Gol Gumbaz Bijapur
Getting off from the railway station at Bijapur, I am lost in a melee of fruit vendors, auto drivers, cyclists and passengers. The 10th century town founded by the Kalyani Chalukyas is now rechristened as Vijaypur, its old name meaning the town of century. But my auto driver points out to the ripe red rounded pomegranates that are sold in every corner of the city and says that the name “ Bijapur” probably referred to the beejas or seeds of the fruit.
Driving down around the town, you barely get a feel of the Kalyani Chalukya influence as the city is filled with domes and tombs, citadels and cannons that take you on a historic trail of the Adil Shahi dynasty. The walls of the city may be crumbled but the city retains its image of being “The Palmyra of the Deccan”. Built by Yusuf Adil Shah, the founder of the Adil Shah dynasty in the 15th century, one can also see the citadel or the Arakella along with the Faroukh Mahal, which were one of the earliest monuments with the dynasty’s stamp.
My trail starts with two mausoleums, one which is considered the “Structural triumph of Deccan architecture and the other, an unfinished monument that probably would have even surpassed the first tomb, if it was allowed to be finished. I am referring to the famous Gol Gumbaz, a 17th century mausoleum built for the Sultan of Bijapur, Mohammad Adil Shah and the incomplete mausoleum of his son, Ali Adil Shah 11, called Bara Kaman.
It is still early morning as I find my way to the ‘Gol Gumbaz’, one of the largest domes that tower over the city. I like to think that I have the monument to myself, but a group of school children on a study tour seem to enjoy playing hide and seek here. I am however lost looking at the dome, designed as a rose bud, the petals emerging at its base . It was often referred to as the rose dome, compared only to that of St. Peter’s Basilica in Rome. The entire area of the mausoleum is about 18,000 sq ft, while the external diameter of the dome alone is about 45 metres. An octagonal tower stands at each corner of the cube and it opens into a narrow flight of steps that goes up seven storeys high.
What really fascinates me and the children however is the whispering gallery where a little whisper from one end would travel across the other. Looking down from a height of 32 metres , it has a width of 3.25 metres and has children running all across it, screaming instead of whispering in excitement. Perhaps it was the king’s idea of whispering sweet nothings to his wife from one end of the gallery, but to me there is nothing romantic about it.
The Bara Kaman however is wrapped in silence, lost to tourists and school children. There are no domes or pillars here. Just towering stone walls that curve into arches, built to represent death and immortality, as they try to reach out to each other.
Mohammad Adil Shah apparently started building the Gol Gumbaz during his lifetime to ensure that it stood apart from all the other monuments in the city. Hence he probably was not very happy that his son wished to surpass his mausoleum. The guide there tells me that the shadow of this structure would have fallen on the ‘Gol Gumbaz’ if it had been finished. A conspiracy theory said that the pride between the father-son duo as to whose mausoleum surpassed the other would have led to its current state. Perhaps the son was murdered, says the guide.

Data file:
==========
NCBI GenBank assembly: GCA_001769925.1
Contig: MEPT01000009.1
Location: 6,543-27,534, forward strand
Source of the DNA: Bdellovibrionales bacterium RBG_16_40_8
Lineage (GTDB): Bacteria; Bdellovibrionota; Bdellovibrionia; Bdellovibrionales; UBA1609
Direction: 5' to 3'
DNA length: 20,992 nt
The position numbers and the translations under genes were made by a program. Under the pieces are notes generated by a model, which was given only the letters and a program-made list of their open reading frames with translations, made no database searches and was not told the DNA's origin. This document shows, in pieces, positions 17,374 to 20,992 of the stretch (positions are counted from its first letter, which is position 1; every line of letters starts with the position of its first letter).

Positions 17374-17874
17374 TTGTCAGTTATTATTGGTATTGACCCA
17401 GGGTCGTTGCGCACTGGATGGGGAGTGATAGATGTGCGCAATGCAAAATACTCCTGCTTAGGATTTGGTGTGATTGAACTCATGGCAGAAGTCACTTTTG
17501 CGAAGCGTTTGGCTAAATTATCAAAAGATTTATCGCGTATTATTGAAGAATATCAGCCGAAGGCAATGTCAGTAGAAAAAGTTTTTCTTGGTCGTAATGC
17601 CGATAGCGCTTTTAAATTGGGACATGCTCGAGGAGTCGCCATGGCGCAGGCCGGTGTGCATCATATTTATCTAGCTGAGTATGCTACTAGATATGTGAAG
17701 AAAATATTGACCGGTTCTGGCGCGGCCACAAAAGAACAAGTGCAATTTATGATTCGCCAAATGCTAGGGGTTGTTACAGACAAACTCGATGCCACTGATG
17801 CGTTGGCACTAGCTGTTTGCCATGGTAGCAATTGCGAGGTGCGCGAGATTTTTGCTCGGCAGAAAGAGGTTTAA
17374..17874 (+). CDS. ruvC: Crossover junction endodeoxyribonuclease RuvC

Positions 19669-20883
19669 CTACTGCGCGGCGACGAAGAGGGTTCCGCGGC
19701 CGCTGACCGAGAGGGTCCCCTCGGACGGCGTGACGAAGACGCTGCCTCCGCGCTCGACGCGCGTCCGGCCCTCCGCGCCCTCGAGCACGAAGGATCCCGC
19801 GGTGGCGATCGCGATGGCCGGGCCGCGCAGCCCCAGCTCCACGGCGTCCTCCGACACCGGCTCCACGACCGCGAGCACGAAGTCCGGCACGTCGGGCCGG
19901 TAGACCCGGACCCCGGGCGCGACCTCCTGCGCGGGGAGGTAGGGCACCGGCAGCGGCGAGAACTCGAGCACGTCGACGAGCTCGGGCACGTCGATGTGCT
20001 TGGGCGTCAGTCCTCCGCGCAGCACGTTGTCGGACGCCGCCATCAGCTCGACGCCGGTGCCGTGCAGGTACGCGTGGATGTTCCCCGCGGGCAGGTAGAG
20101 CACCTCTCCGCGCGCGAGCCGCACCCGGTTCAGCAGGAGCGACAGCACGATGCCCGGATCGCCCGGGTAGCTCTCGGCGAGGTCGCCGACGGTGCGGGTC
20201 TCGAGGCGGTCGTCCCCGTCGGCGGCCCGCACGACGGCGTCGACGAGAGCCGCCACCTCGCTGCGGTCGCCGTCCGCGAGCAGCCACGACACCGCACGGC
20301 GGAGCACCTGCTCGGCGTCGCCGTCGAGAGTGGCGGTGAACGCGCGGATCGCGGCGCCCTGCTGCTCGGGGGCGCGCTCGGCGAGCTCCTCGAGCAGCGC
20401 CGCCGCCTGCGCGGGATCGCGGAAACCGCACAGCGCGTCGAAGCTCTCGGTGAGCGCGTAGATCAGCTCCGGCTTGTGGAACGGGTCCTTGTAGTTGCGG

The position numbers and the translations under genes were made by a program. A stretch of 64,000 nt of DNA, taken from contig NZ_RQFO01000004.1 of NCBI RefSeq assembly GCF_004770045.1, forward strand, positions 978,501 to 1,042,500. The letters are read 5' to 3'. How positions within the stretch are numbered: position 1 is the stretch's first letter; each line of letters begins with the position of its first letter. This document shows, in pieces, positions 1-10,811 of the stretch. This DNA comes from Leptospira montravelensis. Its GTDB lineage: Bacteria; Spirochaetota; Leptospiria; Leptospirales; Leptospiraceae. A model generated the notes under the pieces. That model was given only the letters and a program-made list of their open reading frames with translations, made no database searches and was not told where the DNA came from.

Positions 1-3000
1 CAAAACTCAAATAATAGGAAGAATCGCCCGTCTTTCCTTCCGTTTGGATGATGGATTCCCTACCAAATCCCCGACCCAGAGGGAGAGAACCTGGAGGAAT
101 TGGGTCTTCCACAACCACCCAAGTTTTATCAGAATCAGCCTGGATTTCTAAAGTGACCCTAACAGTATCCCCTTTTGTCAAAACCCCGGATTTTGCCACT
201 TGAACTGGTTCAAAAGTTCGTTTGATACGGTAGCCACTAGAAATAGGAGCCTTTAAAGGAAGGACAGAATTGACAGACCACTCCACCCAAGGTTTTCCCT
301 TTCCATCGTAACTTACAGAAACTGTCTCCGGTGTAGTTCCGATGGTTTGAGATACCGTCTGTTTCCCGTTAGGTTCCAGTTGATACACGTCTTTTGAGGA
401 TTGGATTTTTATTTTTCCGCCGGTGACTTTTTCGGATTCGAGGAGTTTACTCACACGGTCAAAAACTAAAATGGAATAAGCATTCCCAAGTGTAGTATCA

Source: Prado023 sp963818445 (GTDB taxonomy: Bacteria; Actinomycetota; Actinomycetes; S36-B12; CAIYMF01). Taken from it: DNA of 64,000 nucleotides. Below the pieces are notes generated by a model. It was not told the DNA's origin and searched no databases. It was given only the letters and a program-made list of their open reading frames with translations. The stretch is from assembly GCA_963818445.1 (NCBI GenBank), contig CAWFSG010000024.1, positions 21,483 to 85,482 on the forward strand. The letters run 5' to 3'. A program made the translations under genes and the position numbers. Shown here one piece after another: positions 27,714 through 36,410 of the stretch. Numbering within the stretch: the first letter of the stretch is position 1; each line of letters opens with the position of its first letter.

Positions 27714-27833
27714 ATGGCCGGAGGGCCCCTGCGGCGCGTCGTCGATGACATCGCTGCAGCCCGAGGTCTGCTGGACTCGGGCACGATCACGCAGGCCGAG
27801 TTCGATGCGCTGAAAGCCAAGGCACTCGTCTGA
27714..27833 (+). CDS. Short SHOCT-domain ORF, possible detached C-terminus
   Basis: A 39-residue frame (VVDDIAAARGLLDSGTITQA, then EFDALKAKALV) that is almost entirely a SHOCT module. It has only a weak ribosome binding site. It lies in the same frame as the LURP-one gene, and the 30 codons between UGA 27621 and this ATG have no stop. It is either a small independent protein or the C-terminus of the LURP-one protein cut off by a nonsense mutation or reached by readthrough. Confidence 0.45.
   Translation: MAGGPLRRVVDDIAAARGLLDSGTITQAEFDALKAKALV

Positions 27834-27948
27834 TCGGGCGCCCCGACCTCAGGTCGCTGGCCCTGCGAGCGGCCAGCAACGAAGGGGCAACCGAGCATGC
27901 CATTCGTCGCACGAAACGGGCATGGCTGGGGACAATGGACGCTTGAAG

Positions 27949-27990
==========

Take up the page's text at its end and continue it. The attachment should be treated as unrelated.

I leave the melancholy behind and head to another tomb, a personal favourite called the ‘Ibrahim Rauza’, supposed to have been an inspiration for the Taj Mahal .
The 17th century tomb of Ibrahim Adil Shah II is a twin monument, with a mosque and a mausoleum, with some elegantly carved motifs. I spend a few hours here taking in the silence, before heading to a gory site.
The setting of a cold-blooded tale, it is not just a single mausoleum. No pillars or domes are built here. On a dry isolated land surrounded by dense wilderness are sixty graves made of black stone. This is ‘Saat Kabar’ or the sixty graves of the murdered wives of Afzal Khan, the army chief of Adil Shahi II. A lone man emerges from the shadows, looking like a ghost himself claiming to be the guide. He narrates the gruesome fate of these women who were killed by none other than their own husband.
During the war between Shivaji and Adil Shah, in the 17th century, Afzal Khan led the forces but was distracted by an astrologer who told him that he would not survive the battle. The jealous and possessive commander decided to kill all his 60 wives lest they remarry after the war. So, he beckoned them to an isolated spot and pushed them into a well and murdered them. Afzal Khan apparently wanted to be buried near his wives as well, but he never returned from the battlefield.
There are several other tombs in the city but none seem more poignant and eerie than the Saat Khabar. I hastily return to the city only to see a tall tower, the Upli Burj, built in the 16th century. Climbing up, I see two cannons guarding the city.
Standing there, I watch the sun’s rays stroke the city of Bijapur as it lies in a golden haze. There are no school children screaming and I have the moment to myself. My guide whispers there are more mahals and mosques in the town, but I leave them for another day.